Part of understanding habitat conditions on a landscape involves looking at basic inputs.  For aquatic habitats, the amount of sunlight is known to have effect on the community.  The amount of sunlight that reaches a water body in a day depends on the orientation of the stream, the surrounding vegetation, and the time of the year (stream Irradiation).  Taking advantage of the scalability of the GRASS GIS software, a first attempt was made at modeling annual solar irradiation for the aquatic environments in the State of North Carolina using a 60 ft resolution top of canopy raster as the base input elevation surface.

The 365 statewide daily model inputs were filtered by canopy types derived from the 2001 SE GAP vegetation data on a monthly basis and applied to a raster mask of aquatic areas derived from a rasterized version of the 1:24,000 scale detailed hydrology layer from the North Carolina Center for Geographic information and Analysis (NC-CGIA.)  This gave a final output in Watt-hours/square meter/year for every grid cell in the aquatic habitat footprint  for North Carolina.

A comparison of the difference between calculating the the solar irradiation inputs to streams from the bare earth grid and canopy filtering method showed that the bare earth calculation gave 184% more solar irradiation to aquatic habitats.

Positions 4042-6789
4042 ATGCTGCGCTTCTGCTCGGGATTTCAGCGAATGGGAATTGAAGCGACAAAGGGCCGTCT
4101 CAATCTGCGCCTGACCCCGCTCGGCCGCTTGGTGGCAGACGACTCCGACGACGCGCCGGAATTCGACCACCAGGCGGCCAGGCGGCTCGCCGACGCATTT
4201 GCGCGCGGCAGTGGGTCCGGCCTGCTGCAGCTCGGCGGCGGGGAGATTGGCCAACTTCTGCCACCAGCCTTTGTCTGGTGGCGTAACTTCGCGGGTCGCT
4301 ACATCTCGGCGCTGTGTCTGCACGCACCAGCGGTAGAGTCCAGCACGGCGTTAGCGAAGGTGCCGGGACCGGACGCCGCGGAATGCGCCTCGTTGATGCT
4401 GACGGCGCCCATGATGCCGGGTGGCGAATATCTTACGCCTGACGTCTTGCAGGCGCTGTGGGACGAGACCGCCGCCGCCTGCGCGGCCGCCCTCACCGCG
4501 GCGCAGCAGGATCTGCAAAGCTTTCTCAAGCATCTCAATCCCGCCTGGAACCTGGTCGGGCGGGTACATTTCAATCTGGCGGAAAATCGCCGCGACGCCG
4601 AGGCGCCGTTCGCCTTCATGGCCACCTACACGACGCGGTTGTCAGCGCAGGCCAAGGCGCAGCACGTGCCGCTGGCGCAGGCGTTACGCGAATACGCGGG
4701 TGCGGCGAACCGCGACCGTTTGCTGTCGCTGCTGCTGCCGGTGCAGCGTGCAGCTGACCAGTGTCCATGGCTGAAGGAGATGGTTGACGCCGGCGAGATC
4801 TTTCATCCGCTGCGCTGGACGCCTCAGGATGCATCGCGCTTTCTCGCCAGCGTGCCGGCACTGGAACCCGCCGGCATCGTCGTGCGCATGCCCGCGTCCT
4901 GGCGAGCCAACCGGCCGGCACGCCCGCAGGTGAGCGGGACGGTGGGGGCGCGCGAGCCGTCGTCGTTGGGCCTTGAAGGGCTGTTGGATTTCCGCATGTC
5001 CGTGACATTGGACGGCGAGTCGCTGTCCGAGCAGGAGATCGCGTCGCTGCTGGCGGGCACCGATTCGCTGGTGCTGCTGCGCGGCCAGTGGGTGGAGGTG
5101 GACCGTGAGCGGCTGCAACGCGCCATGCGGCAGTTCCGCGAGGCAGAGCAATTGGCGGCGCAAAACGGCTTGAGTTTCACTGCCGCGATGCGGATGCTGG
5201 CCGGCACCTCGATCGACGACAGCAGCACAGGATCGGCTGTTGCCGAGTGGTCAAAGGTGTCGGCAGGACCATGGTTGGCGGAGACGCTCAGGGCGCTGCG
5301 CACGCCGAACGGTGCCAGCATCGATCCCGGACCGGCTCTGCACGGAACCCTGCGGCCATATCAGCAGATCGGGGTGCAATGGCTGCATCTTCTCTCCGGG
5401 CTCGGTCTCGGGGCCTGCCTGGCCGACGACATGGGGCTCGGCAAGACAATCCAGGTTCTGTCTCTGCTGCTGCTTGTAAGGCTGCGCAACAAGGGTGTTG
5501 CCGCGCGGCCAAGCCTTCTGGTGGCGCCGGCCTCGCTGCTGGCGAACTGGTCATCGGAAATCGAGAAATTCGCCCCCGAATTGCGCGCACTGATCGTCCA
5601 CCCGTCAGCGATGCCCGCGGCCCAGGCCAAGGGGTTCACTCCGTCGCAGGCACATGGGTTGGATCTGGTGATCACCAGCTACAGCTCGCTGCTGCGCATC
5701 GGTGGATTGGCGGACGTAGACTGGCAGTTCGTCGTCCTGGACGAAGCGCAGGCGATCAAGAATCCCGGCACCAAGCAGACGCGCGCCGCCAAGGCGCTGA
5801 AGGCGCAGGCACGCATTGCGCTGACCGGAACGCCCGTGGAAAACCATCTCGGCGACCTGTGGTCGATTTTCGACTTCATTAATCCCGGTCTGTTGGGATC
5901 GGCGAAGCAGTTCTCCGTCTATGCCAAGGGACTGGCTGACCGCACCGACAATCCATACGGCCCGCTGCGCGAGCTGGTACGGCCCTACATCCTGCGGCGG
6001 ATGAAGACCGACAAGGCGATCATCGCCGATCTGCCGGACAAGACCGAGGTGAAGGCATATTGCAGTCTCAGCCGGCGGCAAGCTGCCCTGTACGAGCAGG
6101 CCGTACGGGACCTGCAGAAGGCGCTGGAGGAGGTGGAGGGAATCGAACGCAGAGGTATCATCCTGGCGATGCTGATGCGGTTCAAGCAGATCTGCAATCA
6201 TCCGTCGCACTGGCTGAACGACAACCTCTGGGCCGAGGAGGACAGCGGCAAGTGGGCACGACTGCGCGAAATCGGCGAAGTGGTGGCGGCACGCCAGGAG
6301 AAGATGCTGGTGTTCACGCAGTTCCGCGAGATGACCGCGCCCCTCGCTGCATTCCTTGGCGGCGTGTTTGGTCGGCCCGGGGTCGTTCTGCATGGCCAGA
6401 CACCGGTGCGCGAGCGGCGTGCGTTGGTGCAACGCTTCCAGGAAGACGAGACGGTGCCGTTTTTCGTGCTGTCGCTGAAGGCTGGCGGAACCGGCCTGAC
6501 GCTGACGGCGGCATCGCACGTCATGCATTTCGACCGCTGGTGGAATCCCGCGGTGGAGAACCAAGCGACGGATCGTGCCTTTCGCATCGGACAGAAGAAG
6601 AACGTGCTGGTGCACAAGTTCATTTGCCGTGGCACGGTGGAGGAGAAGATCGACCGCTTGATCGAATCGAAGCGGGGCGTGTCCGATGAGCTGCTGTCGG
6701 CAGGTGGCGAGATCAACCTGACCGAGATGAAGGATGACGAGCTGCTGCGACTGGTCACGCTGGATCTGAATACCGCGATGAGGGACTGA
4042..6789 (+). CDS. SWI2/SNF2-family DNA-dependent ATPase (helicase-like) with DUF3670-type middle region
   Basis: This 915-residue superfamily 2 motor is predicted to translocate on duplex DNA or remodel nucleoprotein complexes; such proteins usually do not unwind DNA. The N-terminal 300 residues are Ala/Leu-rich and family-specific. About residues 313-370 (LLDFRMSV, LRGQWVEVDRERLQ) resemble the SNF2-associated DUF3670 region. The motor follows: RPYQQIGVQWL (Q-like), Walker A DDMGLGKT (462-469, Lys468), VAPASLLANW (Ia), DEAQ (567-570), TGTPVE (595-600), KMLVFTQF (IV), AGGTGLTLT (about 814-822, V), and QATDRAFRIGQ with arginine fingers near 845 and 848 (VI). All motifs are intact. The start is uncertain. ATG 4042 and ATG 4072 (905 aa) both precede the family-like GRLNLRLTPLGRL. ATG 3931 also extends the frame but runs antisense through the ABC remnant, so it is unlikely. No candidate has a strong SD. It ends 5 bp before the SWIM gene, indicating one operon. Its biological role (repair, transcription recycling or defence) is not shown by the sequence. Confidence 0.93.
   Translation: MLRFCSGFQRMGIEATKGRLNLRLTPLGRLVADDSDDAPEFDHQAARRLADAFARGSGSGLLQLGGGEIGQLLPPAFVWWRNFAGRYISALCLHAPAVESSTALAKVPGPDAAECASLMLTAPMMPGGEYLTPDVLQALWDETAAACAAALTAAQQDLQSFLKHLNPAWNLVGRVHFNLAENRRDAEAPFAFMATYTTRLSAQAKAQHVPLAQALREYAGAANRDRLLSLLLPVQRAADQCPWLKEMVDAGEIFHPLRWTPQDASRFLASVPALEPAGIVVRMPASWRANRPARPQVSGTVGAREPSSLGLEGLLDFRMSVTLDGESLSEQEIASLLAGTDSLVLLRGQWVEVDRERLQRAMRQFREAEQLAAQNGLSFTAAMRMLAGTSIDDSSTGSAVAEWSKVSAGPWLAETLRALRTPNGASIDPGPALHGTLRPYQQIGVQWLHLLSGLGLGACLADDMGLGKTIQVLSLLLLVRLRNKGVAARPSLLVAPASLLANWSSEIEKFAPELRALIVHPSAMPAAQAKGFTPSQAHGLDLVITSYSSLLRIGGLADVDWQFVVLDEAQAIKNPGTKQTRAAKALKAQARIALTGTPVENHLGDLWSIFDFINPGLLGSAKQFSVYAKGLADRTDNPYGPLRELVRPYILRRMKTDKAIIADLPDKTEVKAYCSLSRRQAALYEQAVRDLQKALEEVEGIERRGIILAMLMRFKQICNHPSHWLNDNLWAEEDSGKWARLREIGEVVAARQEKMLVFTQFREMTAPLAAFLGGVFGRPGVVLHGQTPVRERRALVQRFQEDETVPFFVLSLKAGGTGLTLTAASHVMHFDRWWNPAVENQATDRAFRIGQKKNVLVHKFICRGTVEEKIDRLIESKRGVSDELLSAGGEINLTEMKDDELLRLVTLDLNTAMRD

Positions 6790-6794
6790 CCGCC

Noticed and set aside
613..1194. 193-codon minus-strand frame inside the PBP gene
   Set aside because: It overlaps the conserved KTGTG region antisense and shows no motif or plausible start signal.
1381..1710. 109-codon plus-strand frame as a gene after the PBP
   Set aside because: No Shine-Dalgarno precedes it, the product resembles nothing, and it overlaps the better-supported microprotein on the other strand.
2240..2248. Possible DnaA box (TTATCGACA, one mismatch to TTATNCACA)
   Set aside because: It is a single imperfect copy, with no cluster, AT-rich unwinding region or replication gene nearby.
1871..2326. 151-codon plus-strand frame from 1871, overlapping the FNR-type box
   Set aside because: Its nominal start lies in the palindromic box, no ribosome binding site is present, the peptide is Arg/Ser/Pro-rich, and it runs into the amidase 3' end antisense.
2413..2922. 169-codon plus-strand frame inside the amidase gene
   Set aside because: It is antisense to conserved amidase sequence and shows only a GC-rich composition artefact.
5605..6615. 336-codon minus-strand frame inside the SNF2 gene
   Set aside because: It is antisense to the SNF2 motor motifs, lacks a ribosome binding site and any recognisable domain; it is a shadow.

The annual aquatic habitat solar irradiation data was then summed for subbasins derived from known locations of Dwarf wedgemussel (Alasmidonta heterodon) and subbasins derived from sampling points where no mussels were found in the Tar and Neuse River basins in eastern North Carolina from data provided by the North Carolina Natural Heritage program and the North Carolina Wildlife Resources Commission.  Solar irradiation was summed for the entire basin , 500m and 1000m meters upstream from the sampling point locations. 

While the results of the mussel no-mussel subbasin irradiation comparison were not conclusive (Mussel/No Mussel graph), further tuning of the comparison might reveal more positive results. The full publication for this work is in Transactions in GIS, 2012, 16(2): 161–176 , available online at

Thanks to the South Atlantic LCC and the USFWS Raleigh Field Office for the opportunity to explore this subject.